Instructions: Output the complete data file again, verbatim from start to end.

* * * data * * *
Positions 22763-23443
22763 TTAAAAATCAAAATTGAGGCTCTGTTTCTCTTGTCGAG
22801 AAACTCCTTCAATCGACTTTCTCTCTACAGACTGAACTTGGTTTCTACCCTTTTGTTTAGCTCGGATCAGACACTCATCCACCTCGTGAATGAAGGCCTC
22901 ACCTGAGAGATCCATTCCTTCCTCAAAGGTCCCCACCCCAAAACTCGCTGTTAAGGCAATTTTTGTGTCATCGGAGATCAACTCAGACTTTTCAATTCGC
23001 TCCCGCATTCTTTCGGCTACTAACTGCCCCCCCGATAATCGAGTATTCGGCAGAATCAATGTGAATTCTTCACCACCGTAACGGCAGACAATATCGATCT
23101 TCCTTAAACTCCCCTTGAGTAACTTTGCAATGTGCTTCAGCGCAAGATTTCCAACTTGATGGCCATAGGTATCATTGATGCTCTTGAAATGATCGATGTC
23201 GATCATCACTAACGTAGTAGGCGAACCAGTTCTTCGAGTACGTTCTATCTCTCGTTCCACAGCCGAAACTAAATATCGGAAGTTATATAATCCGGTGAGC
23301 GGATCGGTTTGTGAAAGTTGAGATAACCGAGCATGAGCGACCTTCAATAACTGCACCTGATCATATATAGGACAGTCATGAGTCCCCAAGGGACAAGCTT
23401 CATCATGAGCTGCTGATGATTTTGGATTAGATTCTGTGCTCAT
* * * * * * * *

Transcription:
Positions 22763-23443
22763 TTAAAAATCAAAATTGAGGCTCTGTTTCTCTTGTCGAG
22801 AAACTCCTTCAATCGACTTTCTCTCTACAGACTGAACTTGGTTTCTACCCTTTTGTTTAGCTCGGATCAGACACTCATCCACCTCGTGAATGAAGGCCTC
22901 ACCTGAGAGATCCATTCCTTCCTCAAAGGTCCCCACCCCAAAACTCGCTGTTAAGGCAATTTTTGTGTCATCGGAGATCAACTCAGACTTTTCAATTCGC
23001 TCCCGCATTCTTTCGGCTACTAACTGCCCCCCCGATAATCGAGTATTCGGCAGAATCAATGTGAATTCTTCACCACCGTAACGGCAGACAATATCGATCT
23101 TCCTTAAACTCCCCTTGAGTAACTTTGCAATGTGCTTCAGCGCAAGATTTCCAACTTGATGGCCATAGGTATCATTGATGCTCTTGAAATGATCGATGTC
23201 GATCATCACTAACGTAGTAGGCGAACCAGTTCTTCGAGTACGTTCTATCTCTCGTTCCACAGCCGAAACTAAATATCGGAAGTTATATAATCCGGTGAGC
23301 GGATCGGTTTGTGAAAGTTGAGATAACCGAGCATGAGCGACCTTCAATAACTGCACCTGATCATATATAGGACAGTCATGAGTCCCCAAGGGACAAGCTT
23401 CATCATGAGCTGCTGATGATTTTGGATTAGATTCTGTGCTCAT